The end of June and early July is stone fly time in many of our western rivers. The Mahood River comes to mind where a terrific stone fly hatch draws hords of trout from nearby Mahood Lake to slash away at large stone flies desparately trying to escape from the surface film! I have seen the stone nymph exo-skeletons inches thick on rocks at the waters edge where the flies have successfully emerged. Dry fly action can be excellent but casting a nymph can also produce great results. This month we will look at the black stonefly nymph which may be just the ticket at this time of year!
Start by tying in two strands of brown goose quill for the tail. At the hook bend, attach a piece of black swannundaze plus black phentex. Wrap the phentex forward to the hook eye, followed by a rib of the swannundaze and tie off near the hook eye. Now form a dubbing loop with a small amount of black seal fur about one third of the shank distance from the hook eye and wrap it forward to the eye. Next tie in a piece of turkey feather on top of the seal fur, thick end at the hook eye. Pull the end of the turkey feather back to the eye and cinch it down to create three humps with your tying thread. Tie in two pieces of black goose quill, one on each side of the hook eye and finish the fly with a couple of wraps of peacock herl to cover the tying thread used to tie in the goose quill antenae. Cement, tie off and you have finished the black stone, a very effective large nymph for Westwern Canadian waters.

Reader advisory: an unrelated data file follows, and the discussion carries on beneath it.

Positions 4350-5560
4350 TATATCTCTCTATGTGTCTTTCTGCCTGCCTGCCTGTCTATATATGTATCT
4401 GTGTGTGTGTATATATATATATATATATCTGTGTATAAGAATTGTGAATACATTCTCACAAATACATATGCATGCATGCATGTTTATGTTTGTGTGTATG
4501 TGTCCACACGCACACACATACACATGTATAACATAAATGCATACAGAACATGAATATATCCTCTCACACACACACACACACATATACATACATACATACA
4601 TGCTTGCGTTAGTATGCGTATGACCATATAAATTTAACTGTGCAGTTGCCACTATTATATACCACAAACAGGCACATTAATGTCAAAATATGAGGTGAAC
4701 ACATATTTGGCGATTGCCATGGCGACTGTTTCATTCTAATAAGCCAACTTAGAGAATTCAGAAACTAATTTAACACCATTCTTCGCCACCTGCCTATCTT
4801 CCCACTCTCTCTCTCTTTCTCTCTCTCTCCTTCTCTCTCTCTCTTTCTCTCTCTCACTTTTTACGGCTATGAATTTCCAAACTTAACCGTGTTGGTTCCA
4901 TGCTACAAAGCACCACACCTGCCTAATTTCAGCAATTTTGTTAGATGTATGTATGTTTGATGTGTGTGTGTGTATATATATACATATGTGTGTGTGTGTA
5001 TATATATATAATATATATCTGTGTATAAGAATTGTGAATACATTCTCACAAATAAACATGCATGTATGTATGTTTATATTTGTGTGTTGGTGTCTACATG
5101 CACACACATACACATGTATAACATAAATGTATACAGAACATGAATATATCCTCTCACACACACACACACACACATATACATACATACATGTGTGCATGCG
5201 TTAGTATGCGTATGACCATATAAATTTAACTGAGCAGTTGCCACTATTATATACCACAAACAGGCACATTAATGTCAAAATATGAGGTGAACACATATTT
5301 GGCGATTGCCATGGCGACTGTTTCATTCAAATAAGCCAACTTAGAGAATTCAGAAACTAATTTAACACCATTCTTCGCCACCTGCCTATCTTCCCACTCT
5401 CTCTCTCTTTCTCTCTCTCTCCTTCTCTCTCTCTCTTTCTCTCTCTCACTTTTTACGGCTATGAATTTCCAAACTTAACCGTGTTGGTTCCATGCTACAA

Besides the dragonfly, the nymph stage of the stonefly are very large so do not be afraid to tie big flies using number 4 hooks that are 4x long! When those large rainbows are feeding on stonefly nymphs, they can be vicious so be prepared for leader busting strikes!
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